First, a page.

Hopefully someone else will be able to verify, I'm going from memory.
 

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I know the're not the best but a Haynes or Chilton manual will walk you through a brake job and many other common maintenance items. Just my $0.02.:rolleyes:

FredB:bigsmile:
 

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Warlord187 said:
... Also, lube everywhere the brake pad comes in contact with the caliper! Well, don't lube the friction surface. :)
Hopefully, the friction surface won't be in contact with the caliper! :biggrin:

Shop manual calls out 100 ft-lbs for Al & steel wheels. Use thread-lock if you've got some - my mechanic swears by it, even for lug nuts.
 

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Use thread-lock if you've got some - my mechanic swears by it, even for lug nuts.
Do you know why? I know it makes the connection stronger, but does it also prevent corrosion & rust? Does it get harder after time?
 

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Ed1534 said:
Do you know why? I know it makes the connection stronger, but does it also prevent corrosion & rust? Does it get harder after time?
The stuff he uses on the lug nuts looks a lot like some kind of white (lithium) grease compound. I've used lithium grease on my lug nuts for years. I'm sure it wears out eventually but if you rotate the tires, you're renewing it every 6 months ...
 

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D76G12 said:
Hopefully, the friction surface won't be in contact with the caliper! :biggrin:

Shop manual calls out 100 ft-lbs for Al & steel wheels. Use thread-lock if you've got some - my mechanic swears by it, even for lug nuts.
I'd NEVER use thread-lock on my lug nuts. If anything, I'd lube the surface where it comes in contact with the wheel! If all the lugnuts are torqued to 90ft/lbs and then re-torqued again 25-50miles later, then you'll never have to worry about the lugnuts coming off!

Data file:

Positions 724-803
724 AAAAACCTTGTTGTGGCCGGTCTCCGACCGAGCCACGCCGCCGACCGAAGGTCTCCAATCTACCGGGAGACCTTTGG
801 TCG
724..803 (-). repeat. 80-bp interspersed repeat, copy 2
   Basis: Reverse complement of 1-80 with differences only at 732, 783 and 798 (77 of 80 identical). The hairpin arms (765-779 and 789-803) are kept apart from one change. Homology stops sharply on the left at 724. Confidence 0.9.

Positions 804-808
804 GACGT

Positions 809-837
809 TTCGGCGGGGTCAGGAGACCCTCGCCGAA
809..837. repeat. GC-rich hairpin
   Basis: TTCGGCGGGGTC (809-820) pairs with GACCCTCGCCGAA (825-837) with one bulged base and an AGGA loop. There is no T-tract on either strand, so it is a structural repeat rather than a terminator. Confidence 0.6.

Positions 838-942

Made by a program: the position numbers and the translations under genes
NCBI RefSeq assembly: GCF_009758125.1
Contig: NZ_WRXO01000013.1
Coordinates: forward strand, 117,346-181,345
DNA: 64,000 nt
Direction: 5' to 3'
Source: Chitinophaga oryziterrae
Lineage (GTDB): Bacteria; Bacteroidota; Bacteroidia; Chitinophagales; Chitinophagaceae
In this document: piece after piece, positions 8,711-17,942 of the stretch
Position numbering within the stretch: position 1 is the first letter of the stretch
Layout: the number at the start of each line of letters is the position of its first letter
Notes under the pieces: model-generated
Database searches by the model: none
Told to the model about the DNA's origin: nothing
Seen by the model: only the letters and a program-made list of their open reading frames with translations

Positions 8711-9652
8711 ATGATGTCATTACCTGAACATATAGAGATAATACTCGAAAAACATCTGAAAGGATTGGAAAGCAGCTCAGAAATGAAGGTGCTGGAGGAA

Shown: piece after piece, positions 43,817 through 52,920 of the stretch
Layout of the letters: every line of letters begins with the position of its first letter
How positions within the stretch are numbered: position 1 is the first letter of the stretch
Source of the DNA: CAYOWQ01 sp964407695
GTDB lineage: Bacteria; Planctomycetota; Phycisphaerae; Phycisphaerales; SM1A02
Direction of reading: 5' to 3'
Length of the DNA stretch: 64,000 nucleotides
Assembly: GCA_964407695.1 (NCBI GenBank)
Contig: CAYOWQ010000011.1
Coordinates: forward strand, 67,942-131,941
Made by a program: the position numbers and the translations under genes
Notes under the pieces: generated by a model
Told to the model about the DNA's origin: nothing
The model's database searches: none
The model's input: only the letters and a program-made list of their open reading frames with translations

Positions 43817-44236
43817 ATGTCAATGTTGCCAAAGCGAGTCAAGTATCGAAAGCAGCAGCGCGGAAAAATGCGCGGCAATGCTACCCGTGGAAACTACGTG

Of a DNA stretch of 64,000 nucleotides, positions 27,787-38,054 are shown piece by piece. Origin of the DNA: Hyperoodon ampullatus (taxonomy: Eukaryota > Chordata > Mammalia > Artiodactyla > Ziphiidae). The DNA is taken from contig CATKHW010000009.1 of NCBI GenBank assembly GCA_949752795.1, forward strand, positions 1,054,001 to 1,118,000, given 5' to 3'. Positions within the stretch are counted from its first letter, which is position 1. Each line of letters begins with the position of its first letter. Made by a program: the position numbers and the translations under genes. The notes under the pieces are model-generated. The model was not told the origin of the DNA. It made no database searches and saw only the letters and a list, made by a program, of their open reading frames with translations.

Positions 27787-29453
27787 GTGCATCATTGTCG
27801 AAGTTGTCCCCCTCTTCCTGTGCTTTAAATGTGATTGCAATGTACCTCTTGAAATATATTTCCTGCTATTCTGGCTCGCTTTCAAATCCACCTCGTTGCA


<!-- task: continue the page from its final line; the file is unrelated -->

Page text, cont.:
Even pressure between all 5 lug nuts is exactly what you need.

Hardwarz
 

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hardwarz said:
I'd NEVER use thread-lock on my lug nuts. If anything, I'd lube the surface where it comes in contact with the wheel! If all the lugnuts are torqued to 90ft/lbs and then re-torqued again 25-50miles later, then you'll never have to worry about the lugnuts coming off!

Even pressure between all 5 lug nuts is exactly what you need.

Hardwarz
I agree with lubing the contact surface, too. But if my wife has a flat out in BFE, I want to be sure she can change it ...
 

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be carefull retracting the brake caliper piston, make sure you give 1/2 hour of time between the last application of the brake pedal and you attempt and pushing the caliper piston in. Use a slow and steady motion on the c-clamp to get the piston all the way back.

It doesn't really matter what you use to 'lubricate' the bolt that hold the calipers in place, I use anti-seize compound. I also use anti-seize compound on the wheel studs and on the back side of the brake rotor hub interface, and the front side of the rotor wheel interface.

also lightly torque the lugs when you are putting the wheels back on, and full torque them when the wheel/studs are hot.